Since water retention can also mask scale weight loss, eating asparagus more frequently during a cut can reduce that, allowing for more accurate weigh-ins.

Cons of Eating Asparagus

1. Asparagus Might Give You Stomach Upset

Irritable Bowel Syndrome (IBS) is a group of symptoms, including stomach cramps, bloating, diarrhea, and constipation. 

The foods you eat can help manage your symptoms or make them worse. Typically, those with IBS want to avoid high-FODMAP foods––those containing specific carbohydrates that can worsen IBS symptoms. 

Asparagus is considered a high FODMAP food, so you may want to avoid it if you struggle with IBS or general GI discomfort. 

2. Asparagus Is An Expensive Vegetable

Another con of asparagus is that it’s quite expensive, with a bunch (less than a pound in weight) costing $3.87 at Walmart. In comparison, a one-pound bag of carrots costs only $0.98.

So, while asparagus is a good food to add to your diet (assuming it doesn’t bother your stomach), you may want to eat it occasionally if you’re on a budget.

Can You Eat Asparagus Before Workouts?

Asparagus is not a good food to eat before training because it takes longer to digest and doesn’t provide the carbs your muscles need.

Research recommends having up to a gram of carbs per kilogram of body weight before training. 

For someone weighing 70 kilograms (154 lbs), that would be up to 70 grams of carbs.

Asparagus only has 1.8 grams of net carbs per 100 grams, which is far from ideal.

So, consider high-carb foods like rice, quinoa, and ripe bananas for energy before training.

Can You Eat Asparagus After Workouts?

You can add asparagus to your post-workout meal because it provides antioxidants (e.g., vitamins C and E and quercetin) that may reduce muscle inflammation.

However, remember that research recommends getting 0.3 to 0.5 grams of protein and carbs per kilogram of body weight after training for optimal recovery.

Carbs are essential for replenishing lost glycogen (the complex carb form stored primarily in the muscles), whereas protein directly supports muscle repair and growth.

So, eat asparagus alongside protein (e.g., meat, fish, or eggs) and carbs (e.g., rice, potatoes, pasta, or quinoa) for a balanced post-workout meal.

Tips For Incorporating Asparagus Into A Bodybuilding Diet

tips for incorporating asparagus into a bodybuilding diet

Place Them In Cold Water

One way to keep asparagus crunchy and prevent it from turning mushy is to immediately place it in cold water after cooking it.

Here’s how:

  1. Place the asparagus in boiling water and cook it for up to four minutes, depending on the thickness. It should be tender but still green and with a vibrant look.

  2. Immediately place it in a bowl of ice-cold water to stop the cooking process and preserve its crunchy texture.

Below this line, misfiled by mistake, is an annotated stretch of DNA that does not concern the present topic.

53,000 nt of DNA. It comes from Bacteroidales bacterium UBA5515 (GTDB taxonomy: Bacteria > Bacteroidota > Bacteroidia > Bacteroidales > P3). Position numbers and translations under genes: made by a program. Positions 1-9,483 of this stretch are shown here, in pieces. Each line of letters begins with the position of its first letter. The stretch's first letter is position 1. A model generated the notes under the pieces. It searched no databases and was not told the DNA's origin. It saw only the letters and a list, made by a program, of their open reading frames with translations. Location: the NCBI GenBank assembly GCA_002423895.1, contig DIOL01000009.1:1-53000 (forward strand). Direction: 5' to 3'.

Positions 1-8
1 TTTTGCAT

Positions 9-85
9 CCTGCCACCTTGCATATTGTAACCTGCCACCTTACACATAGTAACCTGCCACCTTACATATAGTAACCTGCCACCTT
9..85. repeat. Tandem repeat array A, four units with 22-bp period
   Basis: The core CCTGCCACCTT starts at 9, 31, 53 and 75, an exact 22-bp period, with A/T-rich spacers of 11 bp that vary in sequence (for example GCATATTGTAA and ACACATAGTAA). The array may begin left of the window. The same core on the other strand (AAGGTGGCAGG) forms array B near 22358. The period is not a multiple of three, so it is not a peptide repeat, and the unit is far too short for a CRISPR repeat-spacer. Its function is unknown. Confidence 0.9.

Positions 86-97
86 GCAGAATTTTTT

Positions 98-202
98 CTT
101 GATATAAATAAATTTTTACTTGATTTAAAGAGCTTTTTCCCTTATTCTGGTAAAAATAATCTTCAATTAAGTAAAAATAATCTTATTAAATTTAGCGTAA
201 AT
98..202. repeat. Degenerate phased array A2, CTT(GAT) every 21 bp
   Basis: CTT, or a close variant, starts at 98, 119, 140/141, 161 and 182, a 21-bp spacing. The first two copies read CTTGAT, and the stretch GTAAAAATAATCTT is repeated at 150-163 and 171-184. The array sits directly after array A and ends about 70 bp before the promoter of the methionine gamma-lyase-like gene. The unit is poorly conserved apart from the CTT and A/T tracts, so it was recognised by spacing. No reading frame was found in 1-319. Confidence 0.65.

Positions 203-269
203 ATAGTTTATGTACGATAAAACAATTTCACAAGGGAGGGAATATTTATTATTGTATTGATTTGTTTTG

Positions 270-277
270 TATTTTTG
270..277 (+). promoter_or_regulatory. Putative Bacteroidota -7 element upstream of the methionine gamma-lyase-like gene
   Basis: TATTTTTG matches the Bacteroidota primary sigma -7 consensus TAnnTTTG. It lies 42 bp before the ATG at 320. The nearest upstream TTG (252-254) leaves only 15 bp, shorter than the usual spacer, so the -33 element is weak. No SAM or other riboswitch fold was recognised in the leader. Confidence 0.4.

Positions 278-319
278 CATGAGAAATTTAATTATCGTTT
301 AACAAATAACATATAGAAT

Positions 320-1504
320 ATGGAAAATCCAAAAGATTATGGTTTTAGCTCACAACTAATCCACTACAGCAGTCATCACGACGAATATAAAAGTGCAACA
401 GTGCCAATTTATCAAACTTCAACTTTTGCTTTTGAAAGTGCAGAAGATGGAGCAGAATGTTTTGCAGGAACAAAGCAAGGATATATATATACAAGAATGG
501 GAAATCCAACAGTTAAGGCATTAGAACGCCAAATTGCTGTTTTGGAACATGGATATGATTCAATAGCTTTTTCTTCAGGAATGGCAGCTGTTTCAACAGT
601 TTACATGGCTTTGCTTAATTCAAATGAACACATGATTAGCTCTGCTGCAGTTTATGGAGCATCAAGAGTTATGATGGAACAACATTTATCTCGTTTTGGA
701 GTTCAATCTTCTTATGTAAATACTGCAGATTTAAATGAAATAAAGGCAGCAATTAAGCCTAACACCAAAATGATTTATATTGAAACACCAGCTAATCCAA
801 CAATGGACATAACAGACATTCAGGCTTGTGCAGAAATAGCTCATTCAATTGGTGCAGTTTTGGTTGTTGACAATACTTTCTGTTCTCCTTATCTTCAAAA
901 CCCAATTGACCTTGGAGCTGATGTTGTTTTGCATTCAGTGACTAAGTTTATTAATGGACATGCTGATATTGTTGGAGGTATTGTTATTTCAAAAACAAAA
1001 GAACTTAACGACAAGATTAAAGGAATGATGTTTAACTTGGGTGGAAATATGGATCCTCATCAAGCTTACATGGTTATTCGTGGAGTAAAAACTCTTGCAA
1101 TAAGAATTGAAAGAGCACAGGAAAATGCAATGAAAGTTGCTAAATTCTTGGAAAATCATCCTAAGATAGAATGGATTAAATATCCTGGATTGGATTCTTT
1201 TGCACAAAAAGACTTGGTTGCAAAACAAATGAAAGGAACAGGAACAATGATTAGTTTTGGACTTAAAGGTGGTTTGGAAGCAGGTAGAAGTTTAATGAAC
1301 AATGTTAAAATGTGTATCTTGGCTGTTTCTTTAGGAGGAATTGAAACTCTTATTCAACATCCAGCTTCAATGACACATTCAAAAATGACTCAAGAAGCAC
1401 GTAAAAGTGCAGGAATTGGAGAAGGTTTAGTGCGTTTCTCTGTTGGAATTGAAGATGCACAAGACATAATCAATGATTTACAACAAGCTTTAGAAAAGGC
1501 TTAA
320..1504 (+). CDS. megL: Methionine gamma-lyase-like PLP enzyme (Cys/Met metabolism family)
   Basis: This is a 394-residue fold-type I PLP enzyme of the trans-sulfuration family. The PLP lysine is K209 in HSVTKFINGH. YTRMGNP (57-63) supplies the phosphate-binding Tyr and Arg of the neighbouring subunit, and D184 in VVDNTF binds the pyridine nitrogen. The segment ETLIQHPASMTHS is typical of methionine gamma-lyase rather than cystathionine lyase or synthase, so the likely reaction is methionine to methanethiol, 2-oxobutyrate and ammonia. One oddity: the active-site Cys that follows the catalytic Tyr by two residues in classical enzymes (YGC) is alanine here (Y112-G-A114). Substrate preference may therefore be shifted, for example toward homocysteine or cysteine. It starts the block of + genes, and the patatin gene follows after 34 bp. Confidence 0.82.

It’s also possible to eat asparagus raw. Here are a couple of tips from Daisy Coyle, APD:

“First, remove the woody ends of the spears — just as you would if you were preparing to cook them. At this point, you could bite directly into them, but the experience is not likely to be pleasurable. Instead, use a vegetable peeler, grater, or sharp knife to cut or shred the spears into fine pieces. The thinner the pieces, the easier they’ll be to chew.”

Store Them The Right Way

Have you ever bought asparagus and left it in the fridge for a couple of days, only for it to turn soggy after a couple of days? If so, here’s what to do instead:

Trim the bottom of the asparagus, add some water at the bottom of a jar (about 1-2 inches), place the spears standing up, and cover the jar. Place them in the fridge for them to last 4-5 days.  

Also, here is a quick tip on buying asparagus from health writer Moira Lawler:

“​​When choosing your green asparagus at the grocery store or farmers’ market, look for spears with compact tips and smooth stalks that are a rich green color for most of their length. The spears should be firm, and they may be thin or thick. Asparagus’s tenderness has more to do with freshness and maturity rather than stem thickness.”

Cook Them In Different Ways

There are different ways to cook asparagus. You can always meal prep them and have some ready-to-eat in case you want a fast lunch or dinner. 

Here are some recipes that can help you out:

What To Read Next


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About The Author

Brenda Peralta

Brenda Peralta is a Registered Dietitian and certified sports nutritionist.  In addition to being an author for FeastGood.com, she fact checks the hundreds of articles published across the website to ensure accuracy and consistency of information.